Congress finally got the message from the American people. And the message they received is clear: major political donors should have more money and more influence on politics.
During every election cycle it seems that all anyone can talk about is the necessity for a dramatic change in the political system. Yet, each time a new Congress is sworn in, it seems to be more of the same.
The outcome of yesterday’s special election in Georgia’s 6th congressional district proves one thing: Democrats can’t just spend their way into a seat.
In a recent Bloomberg article Representative Mike Kelly (R-PA) was quoted saying that he and his colleagues “need to hear from people who are in that business” to get a clearer picture of how to tax carried interest.
For all the noise made about Constitutional originalism when discussing the Supreme Court, the really radical departures from the traditions of our democracy in the last century have come from conservative justices and their stances on political spending.
The Supreme Court’s argument for allowing unlimited campaign expenditures hinges on the differences between political contributions and independent expenditures.
The Supreme Court decision in Citizens United unleashed a tide of money into our political system, placing our democracy in peril.
A level playing field, in which all Americans have equal political power, is at the core of everything America is and aspires to be. If “all men are created equal,” then shouldn’t all men, and women, too, have an equal opportunity to influence the political life of our country?
This is a case where a man of substantial wealth has already had an amazing amount of ability to further increase his own personal wealth through a powerful political position.
So far in the 2016 election, 992 million dollars has been raised by the candidates and 502 million has been raised by the Super PACs supporting them. Take a moment and let that sink in. That is $1.5 billion in the presidential race alone.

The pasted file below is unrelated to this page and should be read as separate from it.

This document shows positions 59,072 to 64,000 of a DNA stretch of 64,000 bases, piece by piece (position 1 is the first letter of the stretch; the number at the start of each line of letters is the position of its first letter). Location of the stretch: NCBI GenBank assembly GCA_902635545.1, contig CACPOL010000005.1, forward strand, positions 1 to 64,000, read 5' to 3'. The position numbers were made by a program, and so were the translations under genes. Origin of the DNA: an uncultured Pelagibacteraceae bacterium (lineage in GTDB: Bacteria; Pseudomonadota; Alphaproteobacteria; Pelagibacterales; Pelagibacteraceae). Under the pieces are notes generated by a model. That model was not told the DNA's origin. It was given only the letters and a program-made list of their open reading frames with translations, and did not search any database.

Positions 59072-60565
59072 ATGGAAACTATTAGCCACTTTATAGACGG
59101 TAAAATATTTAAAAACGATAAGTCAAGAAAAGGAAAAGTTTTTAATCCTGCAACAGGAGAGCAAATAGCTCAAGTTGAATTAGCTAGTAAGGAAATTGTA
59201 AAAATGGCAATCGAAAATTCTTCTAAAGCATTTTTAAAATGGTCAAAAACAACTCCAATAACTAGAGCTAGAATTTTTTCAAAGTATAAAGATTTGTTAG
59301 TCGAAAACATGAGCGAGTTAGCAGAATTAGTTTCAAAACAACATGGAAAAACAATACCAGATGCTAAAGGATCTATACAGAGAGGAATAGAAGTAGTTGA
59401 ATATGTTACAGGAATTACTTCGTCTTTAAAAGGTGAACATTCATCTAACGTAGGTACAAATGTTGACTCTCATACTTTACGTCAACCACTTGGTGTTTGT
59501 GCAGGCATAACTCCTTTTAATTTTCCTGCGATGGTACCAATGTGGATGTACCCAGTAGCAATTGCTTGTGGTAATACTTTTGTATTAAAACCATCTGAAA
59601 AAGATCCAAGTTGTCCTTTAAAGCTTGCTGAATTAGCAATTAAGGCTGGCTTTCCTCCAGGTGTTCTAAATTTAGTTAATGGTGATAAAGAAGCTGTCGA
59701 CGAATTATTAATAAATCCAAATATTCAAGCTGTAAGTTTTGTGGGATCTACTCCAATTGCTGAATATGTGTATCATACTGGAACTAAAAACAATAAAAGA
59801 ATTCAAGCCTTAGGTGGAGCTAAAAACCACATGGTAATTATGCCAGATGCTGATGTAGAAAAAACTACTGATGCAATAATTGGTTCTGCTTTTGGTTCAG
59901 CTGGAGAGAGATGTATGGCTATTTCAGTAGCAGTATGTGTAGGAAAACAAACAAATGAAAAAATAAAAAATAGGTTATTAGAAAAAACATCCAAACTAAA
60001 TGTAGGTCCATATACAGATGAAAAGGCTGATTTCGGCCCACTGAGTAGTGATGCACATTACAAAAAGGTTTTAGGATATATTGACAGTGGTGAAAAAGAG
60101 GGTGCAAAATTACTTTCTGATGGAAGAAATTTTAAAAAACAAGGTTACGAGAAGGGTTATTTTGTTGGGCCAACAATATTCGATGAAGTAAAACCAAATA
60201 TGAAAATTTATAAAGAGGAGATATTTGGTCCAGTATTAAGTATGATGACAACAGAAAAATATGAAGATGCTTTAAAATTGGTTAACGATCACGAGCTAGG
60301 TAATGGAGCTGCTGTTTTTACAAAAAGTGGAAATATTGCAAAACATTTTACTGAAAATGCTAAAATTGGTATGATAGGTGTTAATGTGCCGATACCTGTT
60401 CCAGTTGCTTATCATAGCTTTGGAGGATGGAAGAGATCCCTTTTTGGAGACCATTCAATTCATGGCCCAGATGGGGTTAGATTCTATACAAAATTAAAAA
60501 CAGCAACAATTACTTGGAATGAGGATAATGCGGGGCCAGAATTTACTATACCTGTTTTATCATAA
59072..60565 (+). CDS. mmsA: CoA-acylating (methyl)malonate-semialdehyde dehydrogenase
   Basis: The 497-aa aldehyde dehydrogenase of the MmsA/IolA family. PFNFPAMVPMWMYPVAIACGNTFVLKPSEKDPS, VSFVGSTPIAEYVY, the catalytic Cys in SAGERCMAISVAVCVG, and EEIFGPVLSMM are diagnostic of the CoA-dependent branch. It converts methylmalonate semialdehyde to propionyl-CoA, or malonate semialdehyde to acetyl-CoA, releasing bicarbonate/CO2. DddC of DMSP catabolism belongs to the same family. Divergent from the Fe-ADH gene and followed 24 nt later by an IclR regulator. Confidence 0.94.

Who has power and who doesn’t? Ultimately the future of our country and the well-being of our citizens rests almost entirely in the answer to those basic questions.
In this op-ed, legendary venture capitalist and Patriotic Millionaire Alan Patricof calls on his peers in the fund management business to set their self-interests aside.
Good news is there a very simple way to start a conversation with your elected officials about the influence of money in politics and the imbalance of our system.
Should businesses be trying to influence policy to increase their profits? Sometimes, lobbying and spending money on campaign donations to gain access to legislators seems like a good idea.
Yesterday, The Center for Political Accountability announced that Chair of the Patriotic Millionaires Morris Pearl has joined their Board of Directors. Pearl brings career experience and a commitment to reforming the influence of money in politics to this already established board.
Let’s look into exactly what liberties the Consumer Financial Protection Bureau is ‘denying’ American consumers.
Yesterday, at Cleveland Public Square just outside the Republican National Convention, Chair of the Patriotic Millionaires Morris Pearl joined by Republican political strategist John Pudner of Take Back Our Republic to discuss campaign finance reform.
Very few of these business owners are invited to testify before a congressional committee that can take action about their complaints. The individuals who are granted the opportunity to argue their case before Congress often have one thing in common: they are wealthy political donors.
Maybe each of the above situations is a violation of the Hobbs Act. Maybe none of them are. The difficult thing is that we don’t really have a law against political corruption.
We figured if every self-interested corporation, industry group, and billionaire in America has a lobbyist, why shouldn’t regular American citizens? So we signed ourselves up for the job.